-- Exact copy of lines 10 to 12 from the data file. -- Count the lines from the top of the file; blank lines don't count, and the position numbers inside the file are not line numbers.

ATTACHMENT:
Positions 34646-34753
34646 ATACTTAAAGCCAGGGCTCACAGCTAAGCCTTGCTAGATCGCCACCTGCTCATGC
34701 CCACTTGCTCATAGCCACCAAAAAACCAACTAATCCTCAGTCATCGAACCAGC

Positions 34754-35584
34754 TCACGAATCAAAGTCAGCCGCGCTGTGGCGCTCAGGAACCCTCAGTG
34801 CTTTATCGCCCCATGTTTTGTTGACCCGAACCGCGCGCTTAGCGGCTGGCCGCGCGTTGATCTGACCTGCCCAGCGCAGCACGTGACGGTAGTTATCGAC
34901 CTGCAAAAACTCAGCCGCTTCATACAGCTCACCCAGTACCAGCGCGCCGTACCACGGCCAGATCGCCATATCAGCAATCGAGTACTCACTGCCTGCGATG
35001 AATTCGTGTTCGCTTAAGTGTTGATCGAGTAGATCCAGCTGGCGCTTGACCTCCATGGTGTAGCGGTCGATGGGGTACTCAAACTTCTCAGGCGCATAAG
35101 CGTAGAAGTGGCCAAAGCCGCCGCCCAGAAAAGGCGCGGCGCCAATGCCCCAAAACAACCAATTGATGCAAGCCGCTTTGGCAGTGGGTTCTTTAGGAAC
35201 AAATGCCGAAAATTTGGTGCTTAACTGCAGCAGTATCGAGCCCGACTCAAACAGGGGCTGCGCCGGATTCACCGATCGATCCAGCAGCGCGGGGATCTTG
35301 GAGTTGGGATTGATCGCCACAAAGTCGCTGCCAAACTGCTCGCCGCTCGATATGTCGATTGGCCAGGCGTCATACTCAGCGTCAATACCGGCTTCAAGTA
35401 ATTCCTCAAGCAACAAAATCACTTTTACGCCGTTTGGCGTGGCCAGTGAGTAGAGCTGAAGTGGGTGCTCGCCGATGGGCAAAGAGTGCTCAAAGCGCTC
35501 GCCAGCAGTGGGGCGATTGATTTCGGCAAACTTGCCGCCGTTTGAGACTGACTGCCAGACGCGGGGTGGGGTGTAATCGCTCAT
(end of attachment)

35201 AAATGCCGAAAATTTGGTGCTTAACTGCAGCAGTATCGAGCCCGACTCAAACAGGGGCTGCGCCGGATTCACCGATCGATCCAGCAGCGCGGGGATCTTG
35301 GAGTTGGGATTGATCGCCACAAAGTCGCTGCCAAACTGCTCGCCGCTCGATATGTCGATTGGCCAGGCGTCATACTCAGCGTCAATACCGGCTTCAAGTA
35401 ATTCCTCAAGCAACAAAATCACTTTTACGCCGTTTGGCGTGGCCAGTGAGTAGAGCTGAAGTGGGTGCTCGCCGATGGGCAAAGAGTGCTCAAAGCGCTC